According to Paul Farmer, the US administration dismantled the constitutional system, reinstituted virtual slavery for building roads, and established the National Guards that ran the country by violence and terror after the Marines left.
It also made massive improvements to infrastructure: 1,700 kilometres (1,100 mi) of roads were made usable; 189 bridges were built; many irrigation canals were rehabilitated; hospitals, schools, and public buildings were constructed, and drinking water was brought to the main cities. Sisal was introduced to Haiti, and sugar and cotton became significant exports. The U.S. Marines supervised the operations of a client Haitian government, and emphasized American-style modernization of the infrastructure and universal education. Haitian traditionalists were highly resistant to these changes while the urban elites wanted more control. Together they helped force an end to the occupation in 1934. President Herbert Hoover sent a commission that set up a plan of withdrawal that was achieved under President Franklin D. Roosevelt. The first step was a gradual, systematic turnover of government functions to the Haitian government; in 1934 it took control of the Garde and the Marines departed. The debts were still outstanding and the American financial advisor-general receiver handled the budget until 1941.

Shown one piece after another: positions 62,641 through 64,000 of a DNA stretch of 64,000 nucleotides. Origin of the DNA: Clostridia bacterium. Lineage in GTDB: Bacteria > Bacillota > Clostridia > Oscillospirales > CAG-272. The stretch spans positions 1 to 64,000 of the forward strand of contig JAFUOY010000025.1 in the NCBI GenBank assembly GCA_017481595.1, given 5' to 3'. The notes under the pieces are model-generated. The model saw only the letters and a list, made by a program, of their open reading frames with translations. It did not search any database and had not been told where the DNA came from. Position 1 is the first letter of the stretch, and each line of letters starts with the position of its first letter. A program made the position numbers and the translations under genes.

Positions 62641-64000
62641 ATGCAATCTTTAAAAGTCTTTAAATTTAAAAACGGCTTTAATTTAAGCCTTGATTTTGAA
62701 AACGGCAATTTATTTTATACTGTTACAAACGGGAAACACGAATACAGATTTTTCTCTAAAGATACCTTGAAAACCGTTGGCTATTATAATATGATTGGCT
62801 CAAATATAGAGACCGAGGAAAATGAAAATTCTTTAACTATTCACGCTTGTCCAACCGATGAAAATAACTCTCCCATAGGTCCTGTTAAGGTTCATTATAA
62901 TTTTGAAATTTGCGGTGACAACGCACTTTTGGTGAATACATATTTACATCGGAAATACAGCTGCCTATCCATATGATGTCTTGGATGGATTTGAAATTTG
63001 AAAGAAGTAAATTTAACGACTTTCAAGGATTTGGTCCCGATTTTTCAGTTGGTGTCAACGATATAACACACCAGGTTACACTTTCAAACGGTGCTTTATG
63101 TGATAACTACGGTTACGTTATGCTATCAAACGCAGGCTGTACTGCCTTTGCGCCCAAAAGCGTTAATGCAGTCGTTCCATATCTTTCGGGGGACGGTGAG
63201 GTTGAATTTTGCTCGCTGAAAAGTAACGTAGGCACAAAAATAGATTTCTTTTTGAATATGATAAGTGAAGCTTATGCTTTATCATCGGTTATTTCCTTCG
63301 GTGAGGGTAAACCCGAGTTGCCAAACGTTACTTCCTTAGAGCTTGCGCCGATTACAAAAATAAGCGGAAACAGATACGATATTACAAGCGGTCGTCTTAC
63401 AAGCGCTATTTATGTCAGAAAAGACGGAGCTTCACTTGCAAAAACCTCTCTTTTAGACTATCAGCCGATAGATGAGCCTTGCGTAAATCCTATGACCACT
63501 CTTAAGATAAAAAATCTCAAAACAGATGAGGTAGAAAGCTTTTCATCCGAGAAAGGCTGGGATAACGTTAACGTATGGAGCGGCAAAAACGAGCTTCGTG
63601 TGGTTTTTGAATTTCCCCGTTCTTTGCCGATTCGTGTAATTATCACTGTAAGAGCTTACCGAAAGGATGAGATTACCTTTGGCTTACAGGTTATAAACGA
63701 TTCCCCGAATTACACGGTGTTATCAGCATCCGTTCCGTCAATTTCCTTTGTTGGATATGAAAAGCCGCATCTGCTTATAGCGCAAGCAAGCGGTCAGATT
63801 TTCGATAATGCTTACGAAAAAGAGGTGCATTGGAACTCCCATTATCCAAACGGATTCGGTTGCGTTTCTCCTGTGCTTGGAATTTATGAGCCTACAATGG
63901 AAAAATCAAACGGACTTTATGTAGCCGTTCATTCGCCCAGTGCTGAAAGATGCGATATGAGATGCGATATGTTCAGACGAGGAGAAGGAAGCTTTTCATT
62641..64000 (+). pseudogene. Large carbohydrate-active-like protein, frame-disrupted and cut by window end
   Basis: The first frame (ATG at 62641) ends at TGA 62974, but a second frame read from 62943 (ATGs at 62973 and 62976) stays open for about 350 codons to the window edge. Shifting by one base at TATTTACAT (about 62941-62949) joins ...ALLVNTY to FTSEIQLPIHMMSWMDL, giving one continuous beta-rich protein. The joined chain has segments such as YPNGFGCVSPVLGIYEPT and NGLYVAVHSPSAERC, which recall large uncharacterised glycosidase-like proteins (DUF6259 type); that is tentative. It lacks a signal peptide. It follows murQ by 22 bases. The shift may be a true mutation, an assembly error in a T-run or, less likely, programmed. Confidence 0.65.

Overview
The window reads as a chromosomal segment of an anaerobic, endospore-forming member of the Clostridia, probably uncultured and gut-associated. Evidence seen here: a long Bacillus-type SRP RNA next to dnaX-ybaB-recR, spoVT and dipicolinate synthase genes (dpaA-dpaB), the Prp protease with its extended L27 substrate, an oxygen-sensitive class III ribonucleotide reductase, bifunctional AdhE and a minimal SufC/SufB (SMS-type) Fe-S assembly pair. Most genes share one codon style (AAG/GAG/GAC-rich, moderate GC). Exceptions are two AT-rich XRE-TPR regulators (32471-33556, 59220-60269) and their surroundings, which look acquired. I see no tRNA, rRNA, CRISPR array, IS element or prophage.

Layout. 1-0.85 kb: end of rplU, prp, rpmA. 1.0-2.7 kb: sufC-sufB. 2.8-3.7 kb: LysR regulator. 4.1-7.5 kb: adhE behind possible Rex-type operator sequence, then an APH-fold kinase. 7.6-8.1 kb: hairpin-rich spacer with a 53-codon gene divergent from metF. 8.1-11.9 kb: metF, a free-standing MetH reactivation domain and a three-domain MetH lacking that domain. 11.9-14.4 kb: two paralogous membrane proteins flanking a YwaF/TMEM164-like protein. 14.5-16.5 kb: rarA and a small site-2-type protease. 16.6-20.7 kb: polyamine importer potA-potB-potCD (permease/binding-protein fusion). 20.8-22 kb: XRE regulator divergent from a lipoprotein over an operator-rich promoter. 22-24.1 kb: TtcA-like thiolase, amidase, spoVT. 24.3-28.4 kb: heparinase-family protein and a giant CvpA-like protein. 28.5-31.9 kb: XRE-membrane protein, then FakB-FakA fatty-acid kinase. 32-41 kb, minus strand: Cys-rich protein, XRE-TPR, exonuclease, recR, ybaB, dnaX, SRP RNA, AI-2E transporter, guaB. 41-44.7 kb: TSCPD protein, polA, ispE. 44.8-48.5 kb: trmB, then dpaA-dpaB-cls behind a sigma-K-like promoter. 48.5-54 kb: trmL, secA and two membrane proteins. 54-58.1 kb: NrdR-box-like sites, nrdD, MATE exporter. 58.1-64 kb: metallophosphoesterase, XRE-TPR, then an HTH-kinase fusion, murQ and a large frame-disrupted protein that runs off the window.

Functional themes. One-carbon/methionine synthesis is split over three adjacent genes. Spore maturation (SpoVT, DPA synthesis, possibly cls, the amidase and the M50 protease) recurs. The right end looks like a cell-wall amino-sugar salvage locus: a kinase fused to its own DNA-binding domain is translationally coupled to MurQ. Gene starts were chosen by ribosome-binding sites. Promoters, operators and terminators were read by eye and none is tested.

In 1915, Philippe Sudré Dartiguenave was elected president. He was succeeded by Louis Borno in the 1922 elections. Borno worked closely with the Americans. Aware that many Haitians did not speak French, he was the first president to authorize the use of Creole in the education system. Recognition of the distinctive traditionalism of the Haitian people had a sharp impact on black writers in the U.S. (as well as white writers exploring black themes), including Eugene O’Neill, James Weldon Johnson, Langston Hughes, Zora Neale Hurston and Orson Welles.